Exotic jambalaya

The word "jambalaya" exudes a feeling of folklore and tradition. Those of us who have spent time in New Orleans know the term must have originated there. As Mark Twain aptly put it, "New Orleans food is as delicious as the less criminal forms of sin."

Most believe the name came from the Spanish word for ham, "jambon," a prime ingredient in the first jambalayas of the 18th century.

John Mariani, in "The Dictionary of American Food and Drink," offers a colorful origin of the name: "A gentleman stopped by a New Orleans inn late one night to find nothing left for him to eat. The owner told the cook to 'mix some things together,' which, in the dialect of Lousiana, is "balayez."

The joining of "jambon "and "balayez" is history, but the first reference to the word "jambalaya" was printed in "The Picayune's Creole Cook Book" in 1900.

Today, we know jambalaya as a dish where rice is cooked with a meat or seafood and vegetable mixture. It is often prepared with just about any meat, including chicken, sausage, pork, rabbit, beef or seafood. Several meats are often used in one recipe.

The meat is browned, the vegetables are sautéed and then rice, water and stock are added to cook until the rice is tender.

There are many variations on the theme, from shrimp or crab to ground beef and cabbage, to chicken and sausage jambalaya. Here is a versatile rendition to get you started.

As you become more acquainted with this exotic dish, you can vary the seasonings and ingredients to your liking.

I highly recommend making your chicken stock from scratch, rather than using the canned varieties.

Kathryn Hack is a former Madison Valley resident. To reach her, e-mail mptimes@nwlink.com

Ham and Crab Jambalaya (serves four)
Because the base for this is made with chicken stock, it complements almost any set of ingredients.

Rather than ham and crab, you might try chicken and fresh sausage or duck and smoked sausage, or ham with either crayfish or fresh sausage - or anything that strikes your fancy.
  • One shallot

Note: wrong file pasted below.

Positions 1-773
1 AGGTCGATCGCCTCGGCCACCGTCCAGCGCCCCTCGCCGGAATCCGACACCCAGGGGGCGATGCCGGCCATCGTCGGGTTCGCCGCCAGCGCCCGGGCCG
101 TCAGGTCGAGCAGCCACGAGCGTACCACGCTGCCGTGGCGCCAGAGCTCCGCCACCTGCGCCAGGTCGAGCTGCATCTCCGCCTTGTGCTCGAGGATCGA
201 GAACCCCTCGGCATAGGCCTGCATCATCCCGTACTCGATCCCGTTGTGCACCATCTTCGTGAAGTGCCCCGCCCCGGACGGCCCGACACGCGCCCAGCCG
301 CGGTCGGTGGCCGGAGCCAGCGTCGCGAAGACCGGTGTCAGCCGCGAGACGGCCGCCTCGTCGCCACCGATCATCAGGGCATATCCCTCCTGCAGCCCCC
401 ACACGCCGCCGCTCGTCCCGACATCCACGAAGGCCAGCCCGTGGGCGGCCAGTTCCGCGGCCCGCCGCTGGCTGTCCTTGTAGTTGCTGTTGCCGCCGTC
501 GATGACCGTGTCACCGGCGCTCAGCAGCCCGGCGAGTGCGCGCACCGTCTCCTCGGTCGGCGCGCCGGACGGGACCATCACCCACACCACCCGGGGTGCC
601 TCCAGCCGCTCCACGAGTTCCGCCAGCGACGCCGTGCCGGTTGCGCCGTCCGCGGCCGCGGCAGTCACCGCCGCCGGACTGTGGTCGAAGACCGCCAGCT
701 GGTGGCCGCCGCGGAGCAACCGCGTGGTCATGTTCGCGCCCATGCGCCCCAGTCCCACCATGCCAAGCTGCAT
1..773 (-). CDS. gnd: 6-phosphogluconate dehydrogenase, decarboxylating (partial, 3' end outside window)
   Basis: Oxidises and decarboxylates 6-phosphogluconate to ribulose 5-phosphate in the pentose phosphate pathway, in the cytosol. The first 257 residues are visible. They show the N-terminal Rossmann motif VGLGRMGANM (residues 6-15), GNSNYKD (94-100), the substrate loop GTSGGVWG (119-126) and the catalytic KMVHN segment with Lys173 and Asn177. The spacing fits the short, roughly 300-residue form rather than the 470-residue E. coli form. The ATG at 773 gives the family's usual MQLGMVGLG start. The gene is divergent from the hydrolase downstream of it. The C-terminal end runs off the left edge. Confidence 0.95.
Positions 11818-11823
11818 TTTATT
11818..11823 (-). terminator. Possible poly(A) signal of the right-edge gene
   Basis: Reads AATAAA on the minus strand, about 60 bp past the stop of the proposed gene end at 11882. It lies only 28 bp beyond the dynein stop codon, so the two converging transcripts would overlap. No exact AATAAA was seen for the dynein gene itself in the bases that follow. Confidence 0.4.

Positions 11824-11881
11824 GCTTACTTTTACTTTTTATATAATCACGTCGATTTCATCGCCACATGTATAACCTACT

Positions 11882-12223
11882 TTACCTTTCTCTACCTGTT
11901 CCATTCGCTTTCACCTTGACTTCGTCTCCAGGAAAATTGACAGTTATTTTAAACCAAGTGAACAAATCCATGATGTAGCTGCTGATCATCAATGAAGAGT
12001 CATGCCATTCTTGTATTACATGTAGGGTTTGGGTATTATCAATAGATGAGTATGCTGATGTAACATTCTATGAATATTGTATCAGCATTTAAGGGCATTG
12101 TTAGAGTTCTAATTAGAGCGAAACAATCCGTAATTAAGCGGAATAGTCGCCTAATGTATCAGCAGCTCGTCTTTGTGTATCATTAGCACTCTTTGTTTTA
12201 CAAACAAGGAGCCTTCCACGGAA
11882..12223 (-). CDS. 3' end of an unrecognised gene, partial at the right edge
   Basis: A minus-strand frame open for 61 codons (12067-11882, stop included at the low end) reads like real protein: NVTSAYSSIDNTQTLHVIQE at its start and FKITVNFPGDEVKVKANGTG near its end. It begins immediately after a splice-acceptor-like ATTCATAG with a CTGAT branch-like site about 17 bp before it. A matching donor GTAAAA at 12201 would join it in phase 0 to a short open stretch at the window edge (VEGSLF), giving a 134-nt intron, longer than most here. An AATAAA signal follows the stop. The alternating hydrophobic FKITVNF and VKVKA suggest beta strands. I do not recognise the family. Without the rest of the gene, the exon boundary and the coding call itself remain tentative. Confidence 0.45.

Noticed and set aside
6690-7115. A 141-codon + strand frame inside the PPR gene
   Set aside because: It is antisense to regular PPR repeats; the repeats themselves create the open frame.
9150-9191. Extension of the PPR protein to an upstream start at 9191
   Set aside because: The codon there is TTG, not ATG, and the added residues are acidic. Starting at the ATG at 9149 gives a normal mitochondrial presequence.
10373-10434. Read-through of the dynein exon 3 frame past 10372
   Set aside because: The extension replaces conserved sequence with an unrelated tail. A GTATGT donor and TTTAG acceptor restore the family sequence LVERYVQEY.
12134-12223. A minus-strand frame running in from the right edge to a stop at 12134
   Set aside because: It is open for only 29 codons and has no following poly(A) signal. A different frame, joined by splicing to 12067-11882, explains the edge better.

• 1/2 rib celery
  • One clove garlic
  • Salt and pepper to taste
  • Two fresh or two canned Italian plum tomatoes
  • One green pepper
  • 1/4 pound smoked ham
  • 1/3 pound crab meat or peeled shrimp
  • 1 1/2 teaspoons olive oil
  • 1/3 cup uncooked rice
  • 2 teaspoons tomato paste
  • 1 tablespoon minced, flat leafed parsley
  • 3 cups chicken stock
  • 1/4 teaspoon cayenne
Mince the shallot and celery. You should have 1 tablespoon shallot and 1/4 cup celery. Mash the garlic with 1 teaspoon salt.

Peel and seed the tomatoes or, if using canned, cut into 1/2-inch chunks.

Roast the pepper over a gas flame or charcoal grill or under a broiler until skin is blackened. Remove skin, stem, seeds and ribs. Cut the pepper into 1/4-inch strips.

Cut the ham into 1/4-inch thick strips.

Cut the crab meat into bite-size pieces.

Heat oven to 350 degrees. In a large, heavy pan, heat oil over medium to high heat. Add rice and stir. Cook until rice is coated with oil.

Stir in shallot and celery. Cook until shallot wilts, about two minutes.

Add garlic/salt paste, tomatoes and tomato paste, and stir well. Add parsley, green pepper, stock, 1/4 teaspoon black pepper and cayenne. Bring to simmer.

Cover, and put in preheated oven for 17 minutes.

Stir in ham and crab or shrimp and return to oven for three minutes.

Serving: Reheat if necessary, covered, just until heated through. Season to taste with salt and pepper, and then serve.

Chicken Stock
The most flexible of stocks, it is good with all flavors, from vegetables to meat and fish.

Simply save spare chicken parts in the freezer until enough accumulate for a batch of stock.

When the stock is made, pour into small containers and freeze until needed.
  • One large onion
  • Three whole cloves
  • Four cloves garlic
  • Two ribs celery
  • Two carrots
  • 4 pounds chicken bones and parts, such as carcass, wing tips, necks and gizzards (no liver).
  • One bay leaf
  • Four whole peppercorns
  • 1/2 teaspoon dried thyme
  • Six sprigs parsley
  • Salt
Halve the onion and stick the cloves in it. Peel the garlic. Chop the celery and carrots.

Put all ingredients, except thyme and parsley, in a large soup pot; add water to cover bones and vegetables completely. Salt very lightly.

Bring water to a boil, skimming off any foam.

Add thyme and parsley. Simmer, partially covered, about three hours.

Strain stock and reduce (by more cooking) to 2 quarts.

Cool, chill and remove fat.[[In-content Ad]]